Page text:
The best players ruthlessly exploited any advantage and, if they did err, usually did so via overaggressive play. That’s going to be difficult to see for lower level players; the pro is repeatedly prosecuting small odds advantages that lower-level players don’t even recognize, eventually adding up to an overwhelming snowball effect. The type of error the pro was inclined to make (if he made one at all) was “presenting an opportunity for counterattack” which even strong players often miss. As a result the pros could seem invincible or unfairly powerful.

          Also, a major and persistent theme was lower-skilled players misattributing to “communication” or “team discipline” (these were team games) what was actually explained by situational awareness. Leading them to experiment with all kinds of useless interventions aimed at improving team communication or discipline. In fact what was happening was simply pros reading the game situation correctly and independently taking appropriate action, where appropriate action was often “support team member X to do Y.”

          The assumption that coordinated teams were in constant communication or (even wronger) were hierarchically organized and following orders was a persistent illusion. It was an artifact of low-level players being unable to read the situation well enough to know when the situation dictates action, and therefore assuming some “leader” was dictating action.

          • RCF says:

            So, how do high level players deal with being on a team with a low skill player? Coordinating with a low skill player requires modeling them.

          • DrBeat says:

            Generally, they yell at the low-skill players and call them noob pieces of shit.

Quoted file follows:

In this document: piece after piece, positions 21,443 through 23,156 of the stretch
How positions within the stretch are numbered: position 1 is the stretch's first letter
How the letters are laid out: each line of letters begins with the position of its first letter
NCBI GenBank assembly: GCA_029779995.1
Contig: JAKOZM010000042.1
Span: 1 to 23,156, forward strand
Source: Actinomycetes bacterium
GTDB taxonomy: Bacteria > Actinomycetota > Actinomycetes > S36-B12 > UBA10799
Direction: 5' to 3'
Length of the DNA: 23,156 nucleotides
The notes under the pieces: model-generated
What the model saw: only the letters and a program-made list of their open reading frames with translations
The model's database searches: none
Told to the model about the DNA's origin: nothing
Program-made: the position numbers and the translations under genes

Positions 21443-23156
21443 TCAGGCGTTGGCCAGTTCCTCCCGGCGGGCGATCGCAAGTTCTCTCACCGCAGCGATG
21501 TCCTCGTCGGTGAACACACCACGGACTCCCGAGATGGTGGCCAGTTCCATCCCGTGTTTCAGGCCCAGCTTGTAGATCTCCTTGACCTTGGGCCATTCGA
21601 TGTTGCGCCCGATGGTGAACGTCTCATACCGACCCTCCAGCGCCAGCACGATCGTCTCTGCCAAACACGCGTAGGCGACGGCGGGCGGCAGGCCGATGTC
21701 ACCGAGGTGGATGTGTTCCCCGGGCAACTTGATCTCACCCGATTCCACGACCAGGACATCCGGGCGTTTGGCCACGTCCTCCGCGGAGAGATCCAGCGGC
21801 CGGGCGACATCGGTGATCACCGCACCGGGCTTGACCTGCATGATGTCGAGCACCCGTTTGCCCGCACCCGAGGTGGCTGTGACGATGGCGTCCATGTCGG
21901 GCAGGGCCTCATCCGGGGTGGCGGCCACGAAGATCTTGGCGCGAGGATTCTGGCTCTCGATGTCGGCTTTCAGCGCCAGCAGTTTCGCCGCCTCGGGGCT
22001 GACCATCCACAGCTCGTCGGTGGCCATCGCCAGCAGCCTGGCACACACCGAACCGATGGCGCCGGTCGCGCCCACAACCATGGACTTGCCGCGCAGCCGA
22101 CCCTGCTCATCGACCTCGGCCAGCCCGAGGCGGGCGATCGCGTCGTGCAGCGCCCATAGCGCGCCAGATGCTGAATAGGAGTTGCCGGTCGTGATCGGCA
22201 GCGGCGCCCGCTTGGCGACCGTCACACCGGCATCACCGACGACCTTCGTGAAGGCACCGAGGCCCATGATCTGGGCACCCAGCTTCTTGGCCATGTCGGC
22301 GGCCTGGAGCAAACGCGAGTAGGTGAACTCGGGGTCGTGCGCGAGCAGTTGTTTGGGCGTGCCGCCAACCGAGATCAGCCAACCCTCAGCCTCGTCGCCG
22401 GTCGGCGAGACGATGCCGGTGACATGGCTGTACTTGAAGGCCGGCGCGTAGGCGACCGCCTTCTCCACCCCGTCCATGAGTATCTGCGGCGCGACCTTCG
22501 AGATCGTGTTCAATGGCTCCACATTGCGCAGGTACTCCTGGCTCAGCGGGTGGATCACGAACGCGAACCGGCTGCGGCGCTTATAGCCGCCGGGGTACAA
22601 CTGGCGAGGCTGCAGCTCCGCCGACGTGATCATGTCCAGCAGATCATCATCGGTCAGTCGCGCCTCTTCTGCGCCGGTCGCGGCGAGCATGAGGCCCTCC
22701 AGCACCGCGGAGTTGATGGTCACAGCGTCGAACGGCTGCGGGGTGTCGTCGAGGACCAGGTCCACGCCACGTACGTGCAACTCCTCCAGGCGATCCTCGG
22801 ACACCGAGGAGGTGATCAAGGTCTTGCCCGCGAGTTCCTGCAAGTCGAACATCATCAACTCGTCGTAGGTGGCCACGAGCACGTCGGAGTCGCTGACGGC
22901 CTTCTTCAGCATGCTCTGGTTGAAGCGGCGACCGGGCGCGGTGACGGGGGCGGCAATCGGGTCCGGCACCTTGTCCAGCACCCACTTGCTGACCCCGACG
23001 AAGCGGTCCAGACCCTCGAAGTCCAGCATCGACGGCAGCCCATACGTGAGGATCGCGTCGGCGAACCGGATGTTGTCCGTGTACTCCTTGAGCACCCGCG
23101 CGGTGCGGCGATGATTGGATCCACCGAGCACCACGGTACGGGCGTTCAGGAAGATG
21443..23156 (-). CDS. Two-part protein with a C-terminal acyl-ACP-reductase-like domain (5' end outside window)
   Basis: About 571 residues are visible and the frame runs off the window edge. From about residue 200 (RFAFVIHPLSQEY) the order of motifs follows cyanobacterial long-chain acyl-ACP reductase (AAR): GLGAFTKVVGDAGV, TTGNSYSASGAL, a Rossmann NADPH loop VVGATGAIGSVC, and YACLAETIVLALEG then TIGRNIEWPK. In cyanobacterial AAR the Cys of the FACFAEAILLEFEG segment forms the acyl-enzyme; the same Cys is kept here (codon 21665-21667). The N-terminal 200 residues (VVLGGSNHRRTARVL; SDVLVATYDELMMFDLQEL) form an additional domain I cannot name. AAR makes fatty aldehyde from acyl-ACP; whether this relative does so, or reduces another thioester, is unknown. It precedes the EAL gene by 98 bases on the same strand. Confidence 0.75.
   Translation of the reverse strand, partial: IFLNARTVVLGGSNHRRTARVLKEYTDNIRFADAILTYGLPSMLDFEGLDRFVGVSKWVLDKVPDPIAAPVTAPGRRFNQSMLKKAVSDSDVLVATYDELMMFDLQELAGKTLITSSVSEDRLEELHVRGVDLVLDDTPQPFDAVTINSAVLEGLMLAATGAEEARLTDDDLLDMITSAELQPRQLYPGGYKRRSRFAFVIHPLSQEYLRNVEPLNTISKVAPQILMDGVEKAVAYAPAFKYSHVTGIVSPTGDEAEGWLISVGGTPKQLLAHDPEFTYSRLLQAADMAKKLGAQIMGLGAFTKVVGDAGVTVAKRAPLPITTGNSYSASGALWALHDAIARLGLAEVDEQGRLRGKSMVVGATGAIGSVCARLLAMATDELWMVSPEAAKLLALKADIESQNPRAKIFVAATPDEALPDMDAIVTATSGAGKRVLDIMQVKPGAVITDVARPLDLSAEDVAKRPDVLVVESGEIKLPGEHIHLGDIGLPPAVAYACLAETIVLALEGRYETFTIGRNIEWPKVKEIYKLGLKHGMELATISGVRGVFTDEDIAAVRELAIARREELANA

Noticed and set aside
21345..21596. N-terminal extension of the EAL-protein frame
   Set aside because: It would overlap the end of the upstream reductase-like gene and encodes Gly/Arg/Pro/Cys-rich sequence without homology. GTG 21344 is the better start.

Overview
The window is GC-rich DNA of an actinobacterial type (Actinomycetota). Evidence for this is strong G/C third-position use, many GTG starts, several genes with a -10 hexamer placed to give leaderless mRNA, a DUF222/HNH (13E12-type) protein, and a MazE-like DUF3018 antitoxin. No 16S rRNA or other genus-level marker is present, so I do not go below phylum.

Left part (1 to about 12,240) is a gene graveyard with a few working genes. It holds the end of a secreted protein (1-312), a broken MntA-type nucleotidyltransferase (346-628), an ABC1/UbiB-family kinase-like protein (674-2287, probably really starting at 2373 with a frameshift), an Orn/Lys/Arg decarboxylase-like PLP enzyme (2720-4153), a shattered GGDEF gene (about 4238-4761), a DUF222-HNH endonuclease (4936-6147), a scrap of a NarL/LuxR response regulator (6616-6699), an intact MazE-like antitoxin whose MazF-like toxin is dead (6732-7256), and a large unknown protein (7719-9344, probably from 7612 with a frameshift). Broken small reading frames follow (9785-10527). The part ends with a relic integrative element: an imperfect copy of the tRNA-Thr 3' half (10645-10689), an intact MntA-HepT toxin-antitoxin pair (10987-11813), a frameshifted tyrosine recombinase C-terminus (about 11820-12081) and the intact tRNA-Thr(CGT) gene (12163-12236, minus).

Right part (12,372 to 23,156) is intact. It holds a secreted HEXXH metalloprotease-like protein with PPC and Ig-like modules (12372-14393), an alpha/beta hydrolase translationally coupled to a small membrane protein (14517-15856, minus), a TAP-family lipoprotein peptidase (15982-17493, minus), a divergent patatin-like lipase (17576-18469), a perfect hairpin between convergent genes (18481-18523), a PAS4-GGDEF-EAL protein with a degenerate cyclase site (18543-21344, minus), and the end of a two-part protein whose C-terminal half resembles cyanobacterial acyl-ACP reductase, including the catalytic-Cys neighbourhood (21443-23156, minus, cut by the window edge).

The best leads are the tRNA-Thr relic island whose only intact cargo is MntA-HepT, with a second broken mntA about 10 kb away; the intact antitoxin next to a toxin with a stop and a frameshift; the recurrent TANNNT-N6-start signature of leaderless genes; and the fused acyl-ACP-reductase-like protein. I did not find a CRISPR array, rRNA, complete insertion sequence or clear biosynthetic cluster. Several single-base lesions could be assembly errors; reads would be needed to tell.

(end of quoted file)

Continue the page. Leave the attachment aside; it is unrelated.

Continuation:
• FullMeta_Rationalist says:

            It depends on the game.

            In fast-paced games like Counter Strike, a single strong player can easily “Solo-Carry” their team to victory. It only takes a headshot to “Outplay” an opponent, so it’s easy for a single player to cause decisive outcomes. A single match’s outcome is dictated by the strongest outlier, so teamwork doesn’t really affect the metagame much.

            A slower game like League of Legends requires team work and coordination. Outplaying an opponent requires at least several seconds, which gives opponents more time to react. So decisive battles are more difficult for a single player to achieve. This makes slower games more difficult for a single player to Carry. Rather, a single match’s outcome is more often dictated by the weakest link. Teamwork is more important in order to ensure that all teammates are exerting their best efforts. This lowers the chances of the weakest link being on your team (which raises the chances the weakest link is on your opponent’s team).

            One distinction in Metagame theory is between Power and Resources.

            Power usually means Damage Per Second, which is a World of Warcraft term used to describe the ability of a player to consistently damage an opponent over time. It’s described as Power because it’s the rate at which you change the external state of the game. Dps is what wins you games. Carries have the Dps. Item-efficiency is usually measured in Dps / gold.

            Resouces usually means anything else the player has — including spells, health, items, etc. E.g. health is looked at as a Resource because it doesn’t actually affect your chances of winning (until it hits 0). Resources are subsidiary to Dps.

            Therefore in slower paced games, it’s best for the pro to tell the noob “play defensively (so you make less exploitable mistakes) and follow my lead”. The pro is then better able to carry the game (to victory) by leveraging the noob’s resources towards the pro’s higher Dps and superior decision-making.

          • James Picone says:

            I play DOTA, not LOL, and there are definitely heroes you can play as a high-skill player with low-skill teammates and dominate with. The traditional suggestion is someone like Storm Spirit or Templar Assassin, a snowbally, high-skill-cap, self-sufficient mid. In the terms you just defined, they’re really good at parlaying power into more power, as long as you don’t screw up too badly (because once they’re behind the curve, they stay there).

            This might be because DOTA’s laning game has much more direct conflict than LOL’s; a significant skill gap in midlane usually means the lower-skilled mid will get something like half as much gold/experience as the high-skilled mid. And they’ll probably die a few times.